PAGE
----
by Randolph T. Holhut
American Reporter Correspondent
September 14, 2007
DON'T THEY KNOW THERE'S A WAR ON?
DUMMERSTON, Vt. -- Back during World War II, when people griped about rationing or some other inconvenience, someone was sure to pipe up and say, "Don't you know there's a war on?"
When I look at the newspapers and magazines, with their lavish ads, or read the stories about what the well-to-do are wearing, driving, eating or where they arer vacationing this year, it makes me think: Don't they know there's a war on?
We hear conservatives talk about the importance of the so-called global war on terror, but they're not trading in their SUVs to support the war effort or lining up at the recruiting office. After the Sept. 11, 2001, attacks, President Bush told Americans to go shopping and not postpone that trip to Disney World. And if gasoline, tires, coffee, sugar and beef were again rationed like they were during World War II, there would be howls of protest.
But there is a war on and aside from the military families that have borne the heaviest burdens, most Americans have sacrificed nothing.
Will we ever again see a time when people are willing to sacrifice for a cause greater than themselves? In a recent essay, "Home-Front Ecology: What Our Grandparents Can Teach Us About Saving The World," author Mike Davis detailed how Americans "simultaneously battled fascism overseas and waste at home" during World War II.
From the lawn of the White House to vacant lots in New York City to the backyards of more than 20 million gardeners, "victory gardens" were planted and produced about a third of the nation's vegetables during the war.
With gasoline and rubber rationed, carpooling was encouraged and hitchhiking turned into an officially sanctioned form of ride-sharing. The bicycle made a big comeback as a primary form of transportation, and even horses and buggies started to reappear.
The government encouraged frugality and set up consumer information centers that gave advice on family nutrition and food conservation and encouraged Americans to reject mass consumption. They were advised to "use it up, wear it out, make it do or do without" to free up resources to fight the war.
From government-mandated clothing designs that used less fabric, to restrictions on home building and the production of luxury items, what happened during the war was nothing less than a total mobilization of American society. Growing vegetables, mending clothing, recycling scrap metal, volunteering in the community - all these things were seen as ways for Americans to help the war effort.
Davis called all this "the most important and broadly participatory green experiment in U.S. history." Of course, the conditions that created this burst of patriotic sacrifice - a world crisis, full employment and a shortage of consumer goods - were unique to the era. The social reforms and idealism of Franklin Roosevelt's New Deal a decade earlier made collective action for the good of the nation an easy sell.
Sadly, those ideals were swept away once the war ended and pent-up demand for consumer goods was unleashed. Without a crisis, there was no need for victory gardens or bicycle-riding commuters and few of the core values or innovative programs of the war years survived into the post-war era.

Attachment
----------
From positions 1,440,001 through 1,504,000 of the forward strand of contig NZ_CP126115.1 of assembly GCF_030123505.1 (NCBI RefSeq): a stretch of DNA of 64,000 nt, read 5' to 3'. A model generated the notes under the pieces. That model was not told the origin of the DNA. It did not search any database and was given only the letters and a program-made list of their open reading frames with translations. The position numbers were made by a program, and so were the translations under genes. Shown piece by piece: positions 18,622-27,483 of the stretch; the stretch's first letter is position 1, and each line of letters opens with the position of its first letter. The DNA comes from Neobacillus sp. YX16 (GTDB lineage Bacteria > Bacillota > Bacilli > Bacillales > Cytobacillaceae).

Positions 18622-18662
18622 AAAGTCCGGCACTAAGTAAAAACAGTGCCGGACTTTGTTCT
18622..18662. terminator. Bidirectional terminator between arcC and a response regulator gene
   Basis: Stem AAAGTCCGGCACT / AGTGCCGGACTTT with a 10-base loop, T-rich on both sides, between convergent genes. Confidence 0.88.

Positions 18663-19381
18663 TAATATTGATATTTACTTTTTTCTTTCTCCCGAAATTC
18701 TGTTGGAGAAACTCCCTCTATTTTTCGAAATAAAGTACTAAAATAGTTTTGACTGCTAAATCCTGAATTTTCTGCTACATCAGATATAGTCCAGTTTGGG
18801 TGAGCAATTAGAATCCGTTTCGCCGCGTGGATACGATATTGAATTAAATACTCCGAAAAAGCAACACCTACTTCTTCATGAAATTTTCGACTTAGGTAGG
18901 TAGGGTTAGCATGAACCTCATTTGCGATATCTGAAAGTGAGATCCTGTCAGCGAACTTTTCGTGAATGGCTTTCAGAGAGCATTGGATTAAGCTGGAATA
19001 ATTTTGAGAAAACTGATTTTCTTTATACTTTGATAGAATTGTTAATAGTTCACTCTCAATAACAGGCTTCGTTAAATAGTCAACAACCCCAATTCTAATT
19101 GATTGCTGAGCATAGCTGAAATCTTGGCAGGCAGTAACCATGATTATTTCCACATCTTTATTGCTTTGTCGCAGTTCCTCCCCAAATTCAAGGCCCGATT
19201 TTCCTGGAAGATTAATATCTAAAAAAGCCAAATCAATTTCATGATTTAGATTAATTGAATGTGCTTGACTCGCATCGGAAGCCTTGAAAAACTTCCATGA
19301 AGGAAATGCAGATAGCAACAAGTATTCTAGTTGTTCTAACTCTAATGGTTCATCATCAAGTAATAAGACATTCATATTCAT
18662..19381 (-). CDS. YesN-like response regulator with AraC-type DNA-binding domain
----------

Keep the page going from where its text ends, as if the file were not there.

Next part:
Could this nation again rise to a similar level of sacrifice? We'd like to think that if Americans were asked to, they would do so with little complaint. But the culture we live in now makes me tend to doubt this.
For example, according to United for a Fair Economy and the Institute for Policy Studies, the average CEO of a large company earns about $10.8 million a year, or 362 times what the average worker makes.
They also found that the 20 highest-paid individuals at publicly-traded companies last year took home, on average, $36.4 million. That's 204 times more than the highest paid generals in the U.S. military and 212 times more than the top 20 ranking members of Congress.
You've heard a lot recently about private equity and hedge fund managers, the people who make great fortunes by exploiting market trends. The top 20 fund managers earned an average $657.5 million - or 22,225 times what the average worker makes, or 3,315 times more than President Bush earns.
We are seeing this at a time when military families are going to food banks to shop for groceries and are worrying about how they will pay their bills. Soldiers are making $20,000 a year to get blown up in Iraq so we can listen to Mike McGoldrick of Goldman Sachs complain to The Wall Street Journal that the $70 million he was paid last year to shuffle money around wasn't enough.
This nation used to increase taxes when it went to war. The top personal tax rate during World War II was 94 percent on all income above $70,000 (about $753,000 in today's dollars). Besides helping to pay for the cost of the war, it also succeeded in redistributing income and helped to create the post-war middle class. Now, thanks to all the "reforms" to the federal tax system over the last 25 years, the top individual tax rate is 35 percent.
The wars in Iraq and Afghanistan have overshadowed economic issues in the ongoing presidential campaign. But given the pain people are feeling - pain that will only get worse as the nation's housing market starts to collapse under the weight of millions of shaky mortgages that will never be repaid - is real.
And working Americans want solutions, not lip service, for an economy that is growing more and more inequitable and a war that is draining our treasury.
Randolph T. Holhut has been a journalist in New England for more than 25 years. He edited "The George Seldes Reader" (Barricade Books). He can be reached at firstname.lastname@example.org.